The content of these pages is developed and maintained by, and is the sole responsibility of, the individual senator's office and may not reflect the views of the Nebraska Legislature. Questions and comments about the content should be directed to the senator's office at firstname.lastname@example.org
Another busy week has come and gone as we move closer to the end of the legislative session. Earlier this week my priority bill LB88 got one step closer to becoming law. In addition to helping military families by allowing their spouses attain temporary licenses in more than 30 professional fields while they apply for their permanent license, the Health and Human Services Committee asked me to allow LB88 to be the vehicle to carry an amendment that included four other bills that are similar to mine. The amendment includes parts of LB342 (Adopt the Nurse Licensure Compact and provide for temporary nursing license for military spouses) which is Senator Erdman’s bill, Senator Crawford’s LB425 (Change and eliminate provisions relating to the Nurse Practitioner Practice Act), Senator Kolterman’s LB61 (Adopt the Interstate Medical Licensure Compact) and finally Senator Riepe’s LB283 (Change and eliminate provisions relating to licensed practical nurses).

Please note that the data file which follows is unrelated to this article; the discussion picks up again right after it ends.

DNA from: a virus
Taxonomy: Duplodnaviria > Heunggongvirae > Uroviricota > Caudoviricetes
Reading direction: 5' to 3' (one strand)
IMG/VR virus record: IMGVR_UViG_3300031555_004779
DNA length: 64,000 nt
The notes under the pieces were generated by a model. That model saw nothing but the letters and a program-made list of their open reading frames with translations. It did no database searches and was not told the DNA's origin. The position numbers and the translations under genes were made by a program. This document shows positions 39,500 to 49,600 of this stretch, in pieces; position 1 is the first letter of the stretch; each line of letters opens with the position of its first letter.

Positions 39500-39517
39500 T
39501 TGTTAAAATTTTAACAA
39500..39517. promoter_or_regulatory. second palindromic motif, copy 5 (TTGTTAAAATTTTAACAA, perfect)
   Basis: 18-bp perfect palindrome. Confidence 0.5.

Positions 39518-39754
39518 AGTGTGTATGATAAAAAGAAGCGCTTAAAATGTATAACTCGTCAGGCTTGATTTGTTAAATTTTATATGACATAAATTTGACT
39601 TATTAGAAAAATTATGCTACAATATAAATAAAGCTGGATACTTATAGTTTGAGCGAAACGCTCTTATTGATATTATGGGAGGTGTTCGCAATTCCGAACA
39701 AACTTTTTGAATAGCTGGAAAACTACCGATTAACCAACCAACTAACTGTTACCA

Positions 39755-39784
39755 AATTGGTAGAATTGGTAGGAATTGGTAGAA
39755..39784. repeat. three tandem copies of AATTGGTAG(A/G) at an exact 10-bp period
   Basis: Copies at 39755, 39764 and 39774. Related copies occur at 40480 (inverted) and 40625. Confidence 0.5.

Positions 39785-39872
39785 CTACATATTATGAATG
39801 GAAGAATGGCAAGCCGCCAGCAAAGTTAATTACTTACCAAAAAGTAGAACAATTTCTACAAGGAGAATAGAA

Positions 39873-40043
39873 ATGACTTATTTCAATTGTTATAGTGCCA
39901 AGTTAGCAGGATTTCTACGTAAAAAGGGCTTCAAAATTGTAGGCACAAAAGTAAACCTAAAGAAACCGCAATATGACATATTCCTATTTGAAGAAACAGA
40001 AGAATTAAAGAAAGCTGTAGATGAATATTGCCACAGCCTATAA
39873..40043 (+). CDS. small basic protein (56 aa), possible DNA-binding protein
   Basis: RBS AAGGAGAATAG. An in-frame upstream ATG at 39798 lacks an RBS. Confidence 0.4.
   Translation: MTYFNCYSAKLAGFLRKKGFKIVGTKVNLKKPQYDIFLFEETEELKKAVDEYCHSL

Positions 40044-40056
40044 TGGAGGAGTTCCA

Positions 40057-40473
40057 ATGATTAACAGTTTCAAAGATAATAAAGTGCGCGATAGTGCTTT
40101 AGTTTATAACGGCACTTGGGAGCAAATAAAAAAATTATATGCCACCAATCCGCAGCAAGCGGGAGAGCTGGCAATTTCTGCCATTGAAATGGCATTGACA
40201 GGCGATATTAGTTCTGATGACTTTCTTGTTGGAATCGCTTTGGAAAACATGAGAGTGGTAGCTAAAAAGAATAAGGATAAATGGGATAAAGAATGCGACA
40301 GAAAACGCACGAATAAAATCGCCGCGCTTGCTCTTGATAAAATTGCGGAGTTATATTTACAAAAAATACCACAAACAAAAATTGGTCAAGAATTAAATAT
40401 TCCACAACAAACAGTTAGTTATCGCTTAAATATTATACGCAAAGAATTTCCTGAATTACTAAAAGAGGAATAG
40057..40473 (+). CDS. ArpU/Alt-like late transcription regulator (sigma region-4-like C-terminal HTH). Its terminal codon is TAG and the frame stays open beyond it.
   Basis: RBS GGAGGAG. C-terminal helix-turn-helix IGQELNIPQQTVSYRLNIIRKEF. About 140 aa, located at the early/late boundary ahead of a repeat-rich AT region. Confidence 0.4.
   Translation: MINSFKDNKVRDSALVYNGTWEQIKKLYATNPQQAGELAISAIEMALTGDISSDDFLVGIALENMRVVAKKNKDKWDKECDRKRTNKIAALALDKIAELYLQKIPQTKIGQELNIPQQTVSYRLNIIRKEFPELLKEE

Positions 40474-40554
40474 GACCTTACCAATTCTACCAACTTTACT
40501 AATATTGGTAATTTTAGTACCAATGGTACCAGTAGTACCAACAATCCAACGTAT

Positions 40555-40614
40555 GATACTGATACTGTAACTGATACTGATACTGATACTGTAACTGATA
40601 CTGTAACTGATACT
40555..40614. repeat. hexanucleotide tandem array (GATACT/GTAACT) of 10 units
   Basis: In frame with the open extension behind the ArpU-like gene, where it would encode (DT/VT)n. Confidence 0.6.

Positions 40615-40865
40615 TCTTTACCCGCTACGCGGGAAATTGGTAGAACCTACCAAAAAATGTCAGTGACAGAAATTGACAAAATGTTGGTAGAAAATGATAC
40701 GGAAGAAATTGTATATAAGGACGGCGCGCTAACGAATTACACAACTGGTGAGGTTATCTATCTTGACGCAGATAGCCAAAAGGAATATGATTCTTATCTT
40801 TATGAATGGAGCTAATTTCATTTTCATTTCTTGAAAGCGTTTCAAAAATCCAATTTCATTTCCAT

In this latest round of debate, I added another amendment that removes the requirement for licensed audiologists to have to go and get a separate license in order to sell and dispense hearing aids. This was yet another piece of governmental red tape we’re doing away with. This bill is also a shining example of how we can work together and across the political spectrum for the greater good of Nebraska and create effective policy through a team effort. Next up for the bill will be final reading and then it will be sent to the Governor’s desk for his signature.
While it wasn’t my bill, I took great interest in Senator Stinner’s bill, LB222 which makes some much-needed changes to the Nebraska Tourism Commission. One part of the bill I had a problem with was a requirement that the commission redraft it’s strategic plan, rather than simply reviewing and adjusting it. I believe an organization’s strategic plan should be treated as a living document that can be amended and reviewed quite often, but doesn’t need to be scrapped entirely and started over from scratch. The last strategic plan for the commission cost $109,000 to create. This isn’t money we should just be throwing away. My amendment AM816 addresses this and added language to the bill that has the commission “review the plan annually and update as necessary.” Senator Stinner was receptive and supportive of this amendment and it shows once again that bipartisan cooperation can be achieved in this legislature.